Sunday, 19 June marks an important day in the history of Kuwait; it was on this day, 55 years ago, that the country gained full independence from Great Britain.
On 19 June, 1961, after more than six decades of being a British Protectorate, the 11th ruler of Kuwait and ‘Father of Independence and Constitution’, the late Amir Sheikh Abdullah Al-Salem Al-Sabah signed the independence document in the presence of the then British commissioner for the Arabian Gulf Sir George Middleton, who represented Her Majesty’s Government.
The independence document abrogated the protection agreement signed on 23 January, 1899, by the 7th ruler of Kuwait, the late Amir Sheikh Mubarak Al-Sabah, who sought British protection against ambitions of external forces.
In his speech declaring independence for Kuwait, the late Amir Sheikh Abdullah Al-Salem, whose rule extended from 1950 to 1965, said: "On this memorable day of our beloved nation, on which we transfer from one phase to another phase of history and fold another page of the past with all its components and contents, to open a new page represented in this treaty, which you read now, whereby Kuwait gained its full independence and sovereignty."
The era of rule by late Amir Sheikh Abdullah Al-Salem, which extended from 1950 to 1965, was marked by huge changes on the constitutional, political, economic and social levels. As an appreciation of the great role played by the late Amir Sheikh Abdullah Al-Salem, a decree was issued in 1963 to integrate the National Day with Accession of the Throne Day, corresponding to 25 February, the date on which the late Amir ascended to the throne in 1950.
The late Amir was instrumental in establishing an independent constitutional state and charting the democratic path that Kuwait has since pursued. Just two months after gaining independence, on 26 August, 1961 the Amir issued a decree calling for general elections to choose members of the Constituent Council to draft the country's constitution.
Within nine months, the Constituent Council finalized the draft constitution, consisting of 183 articles, which was submitted to Sheikh Abdullah Al-Salem Al-Sabah, who ratified it on the same day, 11 November, 1962. Kuwait thus became a constitutional monarchy with a parliamentary system of government.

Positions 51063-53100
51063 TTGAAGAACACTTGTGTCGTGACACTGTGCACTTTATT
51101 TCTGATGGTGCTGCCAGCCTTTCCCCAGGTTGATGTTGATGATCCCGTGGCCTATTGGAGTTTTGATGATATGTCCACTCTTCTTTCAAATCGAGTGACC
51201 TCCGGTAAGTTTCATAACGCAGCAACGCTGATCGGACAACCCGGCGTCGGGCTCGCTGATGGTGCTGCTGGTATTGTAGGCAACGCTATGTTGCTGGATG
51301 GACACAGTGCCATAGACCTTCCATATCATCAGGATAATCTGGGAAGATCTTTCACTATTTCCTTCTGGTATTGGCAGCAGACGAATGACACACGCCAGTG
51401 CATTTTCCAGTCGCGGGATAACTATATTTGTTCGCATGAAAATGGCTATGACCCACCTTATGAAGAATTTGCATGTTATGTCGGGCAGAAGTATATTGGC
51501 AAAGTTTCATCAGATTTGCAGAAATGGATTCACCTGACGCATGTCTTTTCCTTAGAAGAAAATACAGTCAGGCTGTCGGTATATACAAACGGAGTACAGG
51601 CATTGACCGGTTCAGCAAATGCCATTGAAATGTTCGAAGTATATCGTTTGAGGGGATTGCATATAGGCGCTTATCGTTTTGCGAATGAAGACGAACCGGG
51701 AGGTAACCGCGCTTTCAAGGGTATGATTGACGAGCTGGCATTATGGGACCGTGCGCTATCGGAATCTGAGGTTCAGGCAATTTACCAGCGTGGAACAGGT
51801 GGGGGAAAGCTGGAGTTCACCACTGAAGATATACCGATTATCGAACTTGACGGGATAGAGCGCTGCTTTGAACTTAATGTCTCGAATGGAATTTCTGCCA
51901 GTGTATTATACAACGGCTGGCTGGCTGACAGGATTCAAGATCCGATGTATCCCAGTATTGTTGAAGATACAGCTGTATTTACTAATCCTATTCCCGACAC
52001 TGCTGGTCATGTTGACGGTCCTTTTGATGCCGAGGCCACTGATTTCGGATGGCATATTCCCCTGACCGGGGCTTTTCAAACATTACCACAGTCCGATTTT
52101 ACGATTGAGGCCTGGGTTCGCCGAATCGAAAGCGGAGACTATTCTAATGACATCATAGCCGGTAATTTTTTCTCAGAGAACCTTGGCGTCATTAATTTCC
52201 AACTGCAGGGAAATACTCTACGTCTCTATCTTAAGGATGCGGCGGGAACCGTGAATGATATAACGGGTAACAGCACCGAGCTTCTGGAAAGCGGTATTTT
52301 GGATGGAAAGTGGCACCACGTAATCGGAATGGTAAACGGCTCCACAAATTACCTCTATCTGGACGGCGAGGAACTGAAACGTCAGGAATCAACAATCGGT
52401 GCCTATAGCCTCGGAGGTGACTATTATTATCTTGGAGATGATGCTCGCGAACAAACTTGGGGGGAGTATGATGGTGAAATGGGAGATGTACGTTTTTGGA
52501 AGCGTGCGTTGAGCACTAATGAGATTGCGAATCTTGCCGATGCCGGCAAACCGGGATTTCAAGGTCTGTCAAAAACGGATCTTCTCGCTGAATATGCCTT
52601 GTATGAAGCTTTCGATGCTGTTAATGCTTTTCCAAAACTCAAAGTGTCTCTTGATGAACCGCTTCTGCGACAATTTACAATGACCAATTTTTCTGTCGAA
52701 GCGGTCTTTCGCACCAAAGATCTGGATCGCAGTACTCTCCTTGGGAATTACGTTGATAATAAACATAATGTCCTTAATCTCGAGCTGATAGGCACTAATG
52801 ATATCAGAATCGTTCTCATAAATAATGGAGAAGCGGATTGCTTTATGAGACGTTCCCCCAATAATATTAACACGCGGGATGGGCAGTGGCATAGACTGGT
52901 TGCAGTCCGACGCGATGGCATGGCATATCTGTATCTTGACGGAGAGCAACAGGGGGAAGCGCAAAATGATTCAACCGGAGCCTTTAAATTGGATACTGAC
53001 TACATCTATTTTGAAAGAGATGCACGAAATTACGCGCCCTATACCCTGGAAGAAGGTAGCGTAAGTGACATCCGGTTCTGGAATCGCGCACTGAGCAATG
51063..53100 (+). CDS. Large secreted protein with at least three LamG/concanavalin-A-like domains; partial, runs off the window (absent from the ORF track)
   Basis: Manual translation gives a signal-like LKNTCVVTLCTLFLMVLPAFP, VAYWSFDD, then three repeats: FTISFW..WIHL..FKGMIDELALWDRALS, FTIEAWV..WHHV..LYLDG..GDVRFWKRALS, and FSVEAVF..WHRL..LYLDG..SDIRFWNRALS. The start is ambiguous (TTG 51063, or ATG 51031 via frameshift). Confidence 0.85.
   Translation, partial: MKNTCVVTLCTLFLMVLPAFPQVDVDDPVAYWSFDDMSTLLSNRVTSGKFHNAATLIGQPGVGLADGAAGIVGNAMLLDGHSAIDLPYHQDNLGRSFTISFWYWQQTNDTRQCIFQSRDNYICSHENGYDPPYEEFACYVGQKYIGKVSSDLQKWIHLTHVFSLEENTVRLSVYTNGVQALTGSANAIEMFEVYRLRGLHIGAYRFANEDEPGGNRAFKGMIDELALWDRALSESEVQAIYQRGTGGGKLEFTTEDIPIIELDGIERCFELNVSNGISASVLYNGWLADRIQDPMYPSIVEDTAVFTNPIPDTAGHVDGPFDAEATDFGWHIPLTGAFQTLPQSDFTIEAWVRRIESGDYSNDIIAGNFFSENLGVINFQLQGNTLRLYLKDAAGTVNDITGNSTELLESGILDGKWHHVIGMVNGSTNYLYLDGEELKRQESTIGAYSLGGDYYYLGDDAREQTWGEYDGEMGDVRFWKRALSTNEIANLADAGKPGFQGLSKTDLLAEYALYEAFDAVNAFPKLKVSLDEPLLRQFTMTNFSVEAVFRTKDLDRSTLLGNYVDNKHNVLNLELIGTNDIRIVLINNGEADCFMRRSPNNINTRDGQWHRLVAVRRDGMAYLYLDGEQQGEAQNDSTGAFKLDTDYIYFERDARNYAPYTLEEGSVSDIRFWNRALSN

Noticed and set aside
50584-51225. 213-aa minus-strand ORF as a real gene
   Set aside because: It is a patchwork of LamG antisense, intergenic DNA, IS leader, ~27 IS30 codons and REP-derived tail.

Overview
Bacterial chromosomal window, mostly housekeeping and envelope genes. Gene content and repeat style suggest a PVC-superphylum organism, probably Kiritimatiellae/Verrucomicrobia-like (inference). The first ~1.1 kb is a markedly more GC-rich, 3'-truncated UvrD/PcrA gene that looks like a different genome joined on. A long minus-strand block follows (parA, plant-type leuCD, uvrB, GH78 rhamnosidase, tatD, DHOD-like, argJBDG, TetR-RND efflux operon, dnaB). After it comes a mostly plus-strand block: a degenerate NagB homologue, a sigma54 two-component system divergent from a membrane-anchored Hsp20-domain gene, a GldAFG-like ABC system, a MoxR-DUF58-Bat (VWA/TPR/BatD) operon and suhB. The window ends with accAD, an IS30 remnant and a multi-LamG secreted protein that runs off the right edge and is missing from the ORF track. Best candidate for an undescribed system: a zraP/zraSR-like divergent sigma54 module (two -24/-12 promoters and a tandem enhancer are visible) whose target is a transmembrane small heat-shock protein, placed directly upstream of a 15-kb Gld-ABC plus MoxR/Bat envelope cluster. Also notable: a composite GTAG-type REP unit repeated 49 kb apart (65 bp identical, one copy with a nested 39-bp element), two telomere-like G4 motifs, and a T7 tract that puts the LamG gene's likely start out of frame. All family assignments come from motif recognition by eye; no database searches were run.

On the government level, the late Amir worked on issuing laws and legislations to support an independent state, such as the nationality and judiciary organization laws in 1959; monetary law in 1960. Kuwait held its first parliamentary elections in 1963 and became the first Gulf country to establish both a constitution and a parliament.
On 19 August, 1961 another Amiri Decree was issued to establish a foreign department that would be in charge of the state's foreign affairs. This would later become the Ministry of Foreign Affairs. In1962, Sheikh Sabah Al-Salem was appointed as a foreign minister in the first cabinet lineup, to be followed up by His Highness the current Amir Sheikh Sabah Al-Ahmad Al-Sabah, who was appointed minister of foreign affairs in the second cabinet, formed on 28 January, 1963.
Less than a month after becoming independent, Kuwait made its first mark on the international level by applying for being accepted as a member of the Arab League on 16 July, 1961. A few months later it applied for membership to the United Nations and on 14 May, 1963, the international community welcomed Kuwait as the 111th member of the world body.
In the early 1960s Kuwait was the largest exporter of oil from the Gulf and the first decade of its independence was marked by economic growth and modernization that placed the country as the most developed in the region.
Since its independence, Kuwait has been an effective player in the international community and a major supporter of the UN’s role in establishing and promoting world peace and security. It has used its astute diplomatic skills and influential international relations to end disputes through peaceful means. It took part and hosted several peace talks and conference, the latest of which is the ongoing hosting of the UN-mediated intra-Yemeni peace talks.
Ever since gaining independence Kuwait was worked diligently to leave an indelible mark on the international arena through its humanitarian action.
The country, headed by the current Amir Sheikh Sabah Al-Ahmad Al-Sabah, has been at the forefront of global humanitarian aid and supporting communities in need around the world. In recognition of its humanitarian credentials, on 9 September, 2014, the United Nations proclaimed Kuwait as a "Humanitarian Center" and His Highness the Amir Sheikh Sabah Al-Ahmad Al-Jaber Al-Sabah as a "Humanitarian Leader".